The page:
FOR GOLF COURSE SUPERINTENDENTS AND SPORTS TURF MANAGERS
By: John Mascaro
Volume 8 Number 4 – December 2002
In this issue:
Fall is finally in the air and winter is fast approaching. The golfers seem to be getting better and better with fixing ball marks and common divot filling practices. In the world of sports, baseball and softball season is over and football is now in full swing. The off time between the two sports allowed everyone's fields to fully recover.
Sounds too good to be true? Well I am guessing that it might be a little stretch of the truth. I have been speaking at various turfgrass conferences recently about aerification and I have been distressed by the question and answer period after my talks from my audiences about the amount of wear that turfgrass managers have to deal with in everyday situations. One of my favorite expressions was said by George Toma, Agronomist for the National Football League (NFL) who said "Grass grows by inches and is killed by feet".
Well, with all this wear, it is important to keep in mind the fact that we need to keep our soils in good tilth and that means keeping an eye on soil porosity. This issue is almost entirely devoted to soil porosity and soil health. It is my hope that with understanding of this part of the soil dynamics, we can all achieve a higher degree of health of our turfgrass plants.
The rich and the pore?
This question is really about soil porosity. Soil porosity is a fancy way of saying "what amount of pore space or air space is there in the soil"? According to Dr. Firman E. Bear, in his book titled "Soil Management" from 1927, he explains it in the following manner. In chapter 9, entitled the "Air in Soils" he states that "…giving off of carbon dioxide is a functionality of both the leaves and the roots of crop plants. It is necessary, therefore that ventilation processes be in operation to effect a change in the air at all points in contact with plants, in order to prevent the accumulation of the respiratory product. For the leaves of plants, this is accomplished through the action of winds and air currents. In the soil, the processes of ventilation are more complicated. Special attention must be given to this problem in order that the air in contact with the roots of plants may be more frequently renewed." In other words, the air space around the roots is just as critical as the air space around the grass blades and every effort must me made to keep the air spaces within the soil open and the air exchange process going.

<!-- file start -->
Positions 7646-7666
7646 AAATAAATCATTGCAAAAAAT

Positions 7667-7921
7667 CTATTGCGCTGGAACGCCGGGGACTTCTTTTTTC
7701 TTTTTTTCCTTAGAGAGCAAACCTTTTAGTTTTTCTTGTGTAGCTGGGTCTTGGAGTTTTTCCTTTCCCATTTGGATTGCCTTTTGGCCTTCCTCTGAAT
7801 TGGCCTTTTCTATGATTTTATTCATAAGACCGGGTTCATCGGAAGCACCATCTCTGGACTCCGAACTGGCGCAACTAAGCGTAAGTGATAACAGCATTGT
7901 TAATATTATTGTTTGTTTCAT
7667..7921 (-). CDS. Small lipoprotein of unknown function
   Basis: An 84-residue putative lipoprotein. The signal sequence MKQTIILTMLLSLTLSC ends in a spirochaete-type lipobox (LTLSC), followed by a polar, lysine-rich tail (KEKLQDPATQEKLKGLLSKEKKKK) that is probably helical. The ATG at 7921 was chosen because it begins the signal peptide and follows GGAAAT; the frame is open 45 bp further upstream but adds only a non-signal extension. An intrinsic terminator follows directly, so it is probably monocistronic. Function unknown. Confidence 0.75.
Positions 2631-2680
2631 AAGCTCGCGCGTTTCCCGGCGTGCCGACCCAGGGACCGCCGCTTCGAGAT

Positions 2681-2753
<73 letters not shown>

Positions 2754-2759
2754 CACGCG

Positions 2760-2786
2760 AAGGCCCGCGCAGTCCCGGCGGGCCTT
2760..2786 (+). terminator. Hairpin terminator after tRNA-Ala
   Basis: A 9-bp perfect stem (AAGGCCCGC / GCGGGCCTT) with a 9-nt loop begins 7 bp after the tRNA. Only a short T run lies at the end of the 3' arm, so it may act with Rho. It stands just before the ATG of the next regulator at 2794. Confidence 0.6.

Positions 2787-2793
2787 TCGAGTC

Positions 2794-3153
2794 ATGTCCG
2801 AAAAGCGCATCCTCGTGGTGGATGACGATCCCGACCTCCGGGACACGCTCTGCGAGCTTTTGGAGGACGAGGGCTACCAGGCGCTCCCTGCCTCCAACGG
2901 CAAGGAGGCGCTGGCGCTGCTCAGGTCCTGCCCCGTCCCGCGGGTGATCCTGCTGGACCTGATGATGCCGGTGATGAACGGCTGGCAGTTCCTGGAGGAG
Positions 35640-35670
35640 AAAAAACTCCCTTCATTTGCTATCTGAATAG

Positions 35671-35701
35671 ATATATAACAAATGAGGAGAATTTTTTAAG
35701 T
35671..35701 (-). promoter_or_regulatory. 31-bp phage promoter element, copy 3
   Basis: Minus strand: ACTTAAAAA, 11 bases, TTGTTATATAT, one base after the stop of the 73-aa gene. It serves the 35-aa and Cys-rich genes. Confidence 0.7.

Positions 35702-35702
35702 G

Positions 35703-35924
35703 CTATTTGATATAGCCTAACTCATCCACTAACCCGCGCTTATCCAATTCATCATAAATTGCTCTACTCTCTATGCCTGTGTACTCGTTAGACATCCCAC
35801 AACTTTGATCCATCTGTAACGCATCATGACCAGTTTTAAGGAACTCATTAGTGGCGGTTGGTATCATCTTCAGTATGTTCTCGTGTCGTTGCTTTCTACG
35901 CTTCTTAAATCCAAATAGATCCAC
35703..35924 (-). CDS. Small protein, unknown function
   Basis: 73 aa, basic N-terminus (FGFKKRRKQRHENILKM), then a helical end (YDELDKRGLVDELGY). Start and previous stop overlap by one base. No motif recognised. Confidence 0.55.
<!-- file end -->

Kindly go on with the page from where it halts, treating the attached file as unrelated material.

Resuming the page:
Dr. Bear continues "… the pore space in soils, as previously indicated, amounts to from 30 to 50 percent of the total volume. Part of this space is taken up by water, and the remainder by air. As the quantity of water is increased, the rate of diffusion of the constituent gases between the atmosphere and the soil is very much reduced. A point is finally reached at which most crop plants begin to show signs of injury." The problem with turfgrass areas is that when compaction approaches above 60% on the Penetrometer, the pore space is reduced to 40%. The addition of water further decreases this available pore space until the roots are no longer able to breathe. This puts the grass under stress and causes the slowing of respiration. If the air space is not increased or the water percentage is not decreased, the respiratory product or gases build up causing injury to the turfgrass plant.
Often this process is repeated on a situation where soil porosity is reduced and water is applied on a daily basis. This trend of root suffocation will often lead to decreased root density and decreased root depth.
The only way to avoid this trend is to measure compaction and monitor soil moisture. The ability to balance the soil porosity and soil moisture will lead to the reduction of stress on the grass plant and in turn, allow for better overall turfgrass health.
Turf-Tec product tie in: Penetrometer / Moisture Sensor
The truth about soil porosity and consistency.